Psychiatric Disorders in Mexico: Lifetime Prevalence in a Nationally Representative Sample
Medina-Mora, M.E., Borges, G., Benjet, C., Lara, C., and Berglund, P. Br J Psychiatry. Jun; 190, pp. 521-528, 2007. INVEST Fellow: Guilherme Borges, Mexico, 1997-1998 No national data on lifetime prevalence and risk factors for DSM-IV psychiatric disorders are available in Mexico. The aim of this study was to present data on lifetime prevalence and projected lifetime risk, age at onset and demographic correlates of DSM-IV psychiatric disorders assessed in the Mexican National Comorbidity Survey. The survey was based on a multistage area probability sample of non-institutionalized people aged 18-65 years in urban Mexico. The World Mental Health Survey version of the Composite International Diagnostic Interview was administered by lay interviewers. Of those surveyed, 26.1% had experienced at least one psychiatric disorder in their life and 36.4% of Mexicans will eventually experience one of these disorders. Half of the population who present with a psychiatric disorder do so by the age of 21 and younger cohorts are at greater risk for most disorders. These results suggest an urgent need to re-evaluate the resources allocated for the detection and treatment of psychiatric illnesses in Mexico.

Body Mass Index and the Prevalence of Metabolic Syndrome among Children and Adolescents in Two Mexican Populations
Halley Castillo, E., Borges, G., Talavera, J.O., Orozco, R., Vargas-Alemanm C., Huitron-Bravom G., Diaz-Montiel, J.C., Castanon, S., and Salmeron, J. J Adolesc Health. Jun; 40(6), pp. 521-526, 2007. Epub 2007 Mar 21, 2007. INVEST Fellow: Guilherme Borges, Mexico, 1997-1998 The purpose of this study was to report the prevalence of metabolic syndrome (MS) among children and adolescents living in central Mexico, and its association with body mass index (BMI). In a sample of 1366 subjects from 7 to 24-years-old, a self-administered questionnaire was used to determined demographic characteristics. The definition of pediatric MS was determined using analogous criteria to Adult Treatment Panel III (ATPIII) as > or = 3 of the following: concentration of triglycerides > or = 100 mg/dL, HDL cholesterol < 45 mg/dL for males and < 50 mg/dL for females, waist circumference > or = 75th percentile (sex specific), glucose concentration > or = 110 to < 126 mg/dL, and systolic or diastolic blood pressure > or = 90th percentile (age, height, and sex specific). Most of the sample was in the 10-14- (32.4%) and the 15-19-year (35.4%) age groups, mostly females (57%), and 31% of this young sample was overweight (mean BMI = 21.6 kg/m2). About 1 in every 5 participants had full criteria for MS (19.2%, 95% confidence interval [CI]: 16.4-22.1 among females, and 20.2%, 95% CI: 17.1-23.7 among males), and only 1 in every 10 was free of any MS component. The most common component was a low HDL level, observed in 85.4% of the sample. Unfavorable fat distribution, as indicated by a large waist circumference, was present in 27.9% of the sample. About 66% of those 10-14-year-olds with a large BMI were positive for MS. MS and overweight are major problems for youth in Mexico. Immediate and comprehensive actions at home and schools are needed if Mexico wants to avoid the heavy burden that this disorder will have for its population in the near future.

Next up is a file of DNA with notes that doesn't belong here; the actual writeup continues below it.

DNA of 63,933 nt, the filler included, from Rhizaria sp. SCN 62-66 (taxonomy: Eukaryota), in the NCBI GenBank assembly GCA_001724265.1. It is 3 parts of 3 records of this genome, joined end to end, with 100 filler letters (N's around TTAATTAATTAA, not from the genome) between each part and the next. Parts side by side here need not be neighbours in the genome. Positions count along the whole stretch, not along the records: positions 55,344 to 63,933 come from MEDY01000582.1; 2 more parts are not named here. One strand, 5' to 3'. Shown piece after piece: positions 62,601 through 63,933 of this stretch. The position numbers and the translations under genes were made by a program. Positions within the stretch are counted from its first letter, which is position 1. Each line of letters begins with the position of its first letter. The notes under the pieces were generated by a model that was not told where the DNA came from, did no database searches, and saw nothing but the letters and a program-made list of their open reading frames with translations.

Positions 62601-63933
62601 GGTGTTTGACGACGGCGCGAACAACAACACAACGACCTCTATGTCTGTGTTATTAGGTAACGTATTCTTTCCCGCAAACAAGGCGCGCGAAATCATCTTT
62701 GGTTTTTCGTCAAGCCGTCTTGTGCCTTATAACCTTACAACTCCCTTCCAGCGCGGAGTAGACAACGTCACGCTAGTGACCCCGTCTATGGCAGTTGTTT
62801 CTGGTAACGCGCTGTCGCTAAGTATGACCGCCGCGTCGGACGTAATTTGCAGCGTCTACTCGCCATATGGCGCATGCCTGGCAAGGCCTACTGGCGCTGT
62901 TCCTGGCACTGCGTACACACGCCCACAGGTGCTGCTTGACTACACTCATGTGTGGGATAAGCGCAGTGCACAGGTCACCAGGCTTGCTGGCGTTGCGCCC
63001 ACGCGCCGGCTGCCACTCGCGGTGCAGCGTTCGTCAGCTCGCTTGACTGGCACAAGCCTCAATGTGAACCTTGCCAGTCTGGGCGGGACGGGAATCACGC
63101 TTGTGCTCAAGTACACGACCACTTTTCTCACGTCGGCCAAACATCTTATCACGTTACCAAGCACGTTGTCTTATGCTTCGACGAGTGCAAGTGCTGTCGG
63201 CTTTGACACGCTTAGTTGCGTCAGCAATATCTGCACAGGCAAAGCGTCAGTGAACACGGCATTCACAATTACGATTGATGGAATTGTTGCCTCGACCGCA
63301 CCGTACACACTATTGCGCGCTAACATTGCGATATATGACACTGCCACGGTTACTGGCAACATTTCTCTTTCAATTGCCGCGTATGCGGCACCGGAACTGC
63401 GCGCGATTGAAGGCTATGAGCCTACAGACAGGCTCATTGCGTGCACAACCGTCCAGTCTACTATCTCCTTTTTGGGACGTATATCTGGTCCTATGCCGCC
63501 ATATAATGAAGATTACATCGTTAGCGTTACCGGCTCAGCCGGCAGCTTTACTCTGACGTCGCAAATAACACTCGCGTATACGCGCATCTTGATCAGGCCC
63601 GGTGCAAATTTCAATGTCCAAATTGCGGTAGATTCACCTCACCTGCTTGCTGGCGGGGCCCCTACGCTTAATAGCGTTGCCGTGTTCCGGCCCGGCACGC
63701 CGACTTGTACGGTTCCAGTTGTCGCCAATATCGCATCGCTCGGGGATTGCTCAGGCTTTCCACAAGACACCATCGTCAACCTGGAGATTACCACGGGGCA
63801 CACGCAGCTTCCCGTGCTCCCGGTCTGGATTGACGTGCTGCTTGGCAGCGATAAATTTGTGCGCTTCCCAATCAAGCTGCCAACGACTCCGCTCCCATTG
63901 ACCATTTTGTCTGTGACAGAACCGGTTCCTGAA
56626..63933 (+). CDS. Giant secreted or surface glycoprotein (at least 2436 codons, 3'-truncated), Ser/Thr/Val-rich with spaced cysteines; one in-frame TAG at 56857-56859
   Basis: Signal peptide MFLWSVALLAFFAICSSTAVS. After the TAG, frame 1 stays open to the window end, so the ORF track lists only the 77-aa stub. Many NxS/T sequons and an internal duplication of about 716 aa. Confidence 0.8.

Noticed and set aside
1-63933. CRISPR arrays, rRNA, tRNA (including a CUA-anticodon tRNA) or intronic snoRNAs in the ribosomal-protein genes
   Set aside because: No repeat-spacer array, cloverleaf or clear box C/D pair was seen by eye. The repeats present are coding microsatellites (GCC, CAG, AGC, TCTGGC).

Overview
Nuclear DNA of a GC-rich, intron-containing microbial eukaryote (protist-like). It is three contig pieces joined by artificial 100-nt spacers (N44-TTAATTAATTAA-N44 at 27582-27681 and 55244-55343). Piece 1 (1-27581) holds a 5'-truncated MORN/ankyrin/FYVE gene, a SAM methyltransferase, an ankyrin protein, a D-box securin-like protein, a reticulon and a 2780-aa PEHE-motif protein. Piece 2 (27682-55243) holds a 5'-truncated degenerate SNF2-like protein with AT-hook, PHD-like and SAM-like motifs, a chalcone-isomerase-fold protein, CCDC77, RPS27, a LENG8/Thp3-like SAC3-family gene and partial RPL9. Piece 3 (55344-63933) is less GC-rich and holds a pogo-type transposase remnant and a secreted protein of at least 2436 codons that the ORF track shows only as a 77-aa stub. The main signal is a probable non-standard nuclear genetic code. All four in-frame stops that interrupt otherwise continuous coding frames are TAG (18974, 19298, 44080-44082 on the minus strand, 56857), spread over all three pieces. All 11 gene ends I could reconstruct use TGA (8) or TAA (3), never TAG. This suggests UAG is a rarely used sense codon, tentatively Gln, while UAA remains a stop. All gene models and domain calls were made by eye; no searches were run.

Smoking and Suicidal Behaviors in the National Comorbidity Survey: Replication
Kessler, R.C., Berglund, P.A., Borges, G., Castilla-Puentes, R.C., Glantz, M.D., Jaeger, S.A., Merikangas, K.R., Nock, M.K., Russo, L.J., and Stang, P.E. J Nerv Ment Dis. May;195(5), pp. 369-377, 2007.
INVEST Fellow: Guilherme Borges, Mexico, 1997-1998
Controversy exists about the role of mental disorders in the consistently documented association between smoking and suicidal behavior. This controversy is addressed here with data from the nationally representative National Comorbidity Survey-Replication (NCS-R). Assessments were made of 12-month smoking, suicidal behaviors (ideation, plans, attempts), and DSM-IV disorders (anxiety, mood, impulse-control, and substance use disorders). Statistically significant odds ratios (2.9-3.1) were found between 12-month smoking and 12-month suicidal behaviors. However, the associations of smoking with the outcomes became insignificant with controls for DSM-IV mental disorders. Although clear adjudication among contending hypotheses about causal mechanisms cannot be made from the cross-sectional NCS-R data, the results make it clear that future research on smoking and suicidal behaviors should focus more centrally than previous research on mental disorders either as common causes, markers, or mediators.

Antidepressant-like Activity of the Fatty Acid Amide Hydrolase Inhibitor URB597 in a Rat Model of Chronic Mild Stress
Bortolato, M., Mangieri, R.A., Fu, J., Kim, J.H., Arguello, O., Duranti, A., Tontini, A., Mor, M., Tarzia, G., and Piomelli, D. Biol Psychiatry. 2007 May 16; [Epub ahead of print].
INVEST Fellow: Marco Bortolato, Italy, 2004-2005